...not quite the same as manly books, but still worth discussing. What would you recommend?
King Warrior Magician Lover, Moore and Gillette. 4 parts of the male psyche. Also four books to follow, The King Within, The Warrior Within, etc.
He, Robert Johnson. Modern (Western) man's journey in life, to finding out It's Not All About Me.
Wild at Heart, John Elderedge. You are made not to be a plodder, but a hero.
Iron John, Robert Bly. Exploring the male journey with the use of a fairy tale "Iron John."
and although it's not in the same league, I was recently thinking about
The Last American Man. Eustace Conwy's biography; he starts as hero, ends up as maddening, but I can never be sure if his failure is simply because of his personal failings. In a way it recapitulates US civilization: starts living off squirrels in the woods and goes on to building an estate.
What do you recommend? This was on the previous discussion board, but I think we need it back.
NOt a book, but an article from Esquire, May 1960. "The Notion of an Ameican Gentleman". It's possibly a bit dated, but I ran across it first in my college English II class (It was part of the textbook, aptly titled, "Man and His Measure".
I just finished Fire in the Belly. I thought it had some interesting ideas on how to become a better man.
I'm reading Iron John right now. It's alright. There are parts where Bly does a bang up job of explaining the male experience and there were a few places where I definitely think he takes some artistic license and starts going down some weird muddled paths. But he's a poet, not a counselor or sociologist, so that should be expected. Overall, a good book.
Wayne Levine's book Hold on To Your N.U.T.s is good too. He sort of picks up where a lot of the mytho-poetic writers left off and he actually gives specific tools to help men reconnect with their "Wild Man"
I'd like to hear your thoughts on Iron John. So far I've found it sort of so-so. I often feel Bly goes on these strange tangents where he'll start quoting his own poems. I love it when he actually makes the connection to the Iron John allegory to the modern male experience, but I feel those parts are few and far between in the book.
I can’t comment on Bly’s Iron John having only read Loving a Woman in Two Worlds for a course in college. I thought his poetry lackluster and didn’t care for his style. Although the subject is pertinent and interesting I’m not sure I would care to read Iron John. I have read Wild At Heart I like that he believes "God designed men to be dangerous." Eldredge encourages men to be 'dangerous' and 'passionate'. I liked his journaling ideas and his encouragement for men to explore the arts. The books I recommend, I recommend because they address aspects of manliness.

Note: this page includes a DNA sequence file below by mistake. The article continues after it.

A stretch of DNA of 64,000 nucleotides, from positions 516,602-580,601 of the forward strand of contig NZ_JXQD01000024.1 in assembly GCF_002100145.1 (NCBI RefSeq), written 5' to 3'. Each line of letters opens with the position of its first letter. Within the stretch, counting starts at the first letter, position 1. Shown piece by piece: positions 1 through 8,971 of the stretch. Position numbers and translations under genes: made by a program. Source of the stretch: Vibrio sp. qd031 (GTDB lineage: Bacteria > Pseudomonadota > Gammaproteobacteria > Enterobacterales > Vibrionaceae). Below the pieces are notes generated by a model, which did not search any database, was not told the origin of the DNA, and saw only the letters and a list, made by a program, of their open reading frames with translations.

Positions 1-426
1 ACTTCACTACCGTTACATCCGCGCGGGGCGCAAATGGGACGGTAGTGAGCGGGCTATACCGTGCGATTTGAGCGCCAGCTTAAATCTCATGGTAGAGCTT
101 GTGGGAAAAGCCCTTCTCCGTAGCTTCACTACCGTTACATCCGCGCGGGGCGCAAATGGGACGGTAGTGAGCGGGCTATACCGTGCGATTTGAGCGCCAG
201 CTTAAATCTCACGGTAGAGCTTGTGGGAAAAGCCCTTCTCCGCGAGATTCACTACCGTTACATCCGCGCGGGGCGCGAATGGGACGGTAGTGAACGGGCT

Death In The Long Grass - by Peter Capstick
It’s a collection of stories about deaths of big game hunters, tourists, and natives in Africa. It’s like sitting with your great uncle around a campfire as he tells you stories about his adventures.
Marine Sniper: 9 Confirmed Kills - by Charles Henderson
It is considered classic military non fiction. It is true stories of Gunnery Sergeant Carlos Norman Hathcock II performing missions as a sniper in Viet Nam. He’s a true hero that exhibits the manly attributes of bravery and self sacrifice.
The Christian Warrior - by Gabriel Suarez
This book is a compilation of various articles and essays written by Gabriel Suarez for an online newsletter, The Warrior News. It’s about being a man and the pacification of the Christian male. I highly recommend it.
Etiquette For Dummies
I picked up a copy because it was on sale for $2. I thought it would be a great resource for teaching my daughters etiquette. Going through it brought back memories of countless hours of etiquette classes from my one year in military school. (That’s a long story in itself). It also updated my limited knowledge of etiquette by covering topics such as corresponding in today’s technical world, Netiquette, etc.
The Screwtape Letters – by C.S. Lewis
Mr. Lewis writes from the perspective of a devil giving advice to another devil on how to tempt a Christian. By doing so he reveals how we let evil into our own lives. It’s one of my all time favorites.
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"Good grief, man. It sounds like you're looking for an excuse to cower in the corner rather than asking her out.
She greets you enthusiastically. She gave you her number voluntarily. She talks your ear off. She…"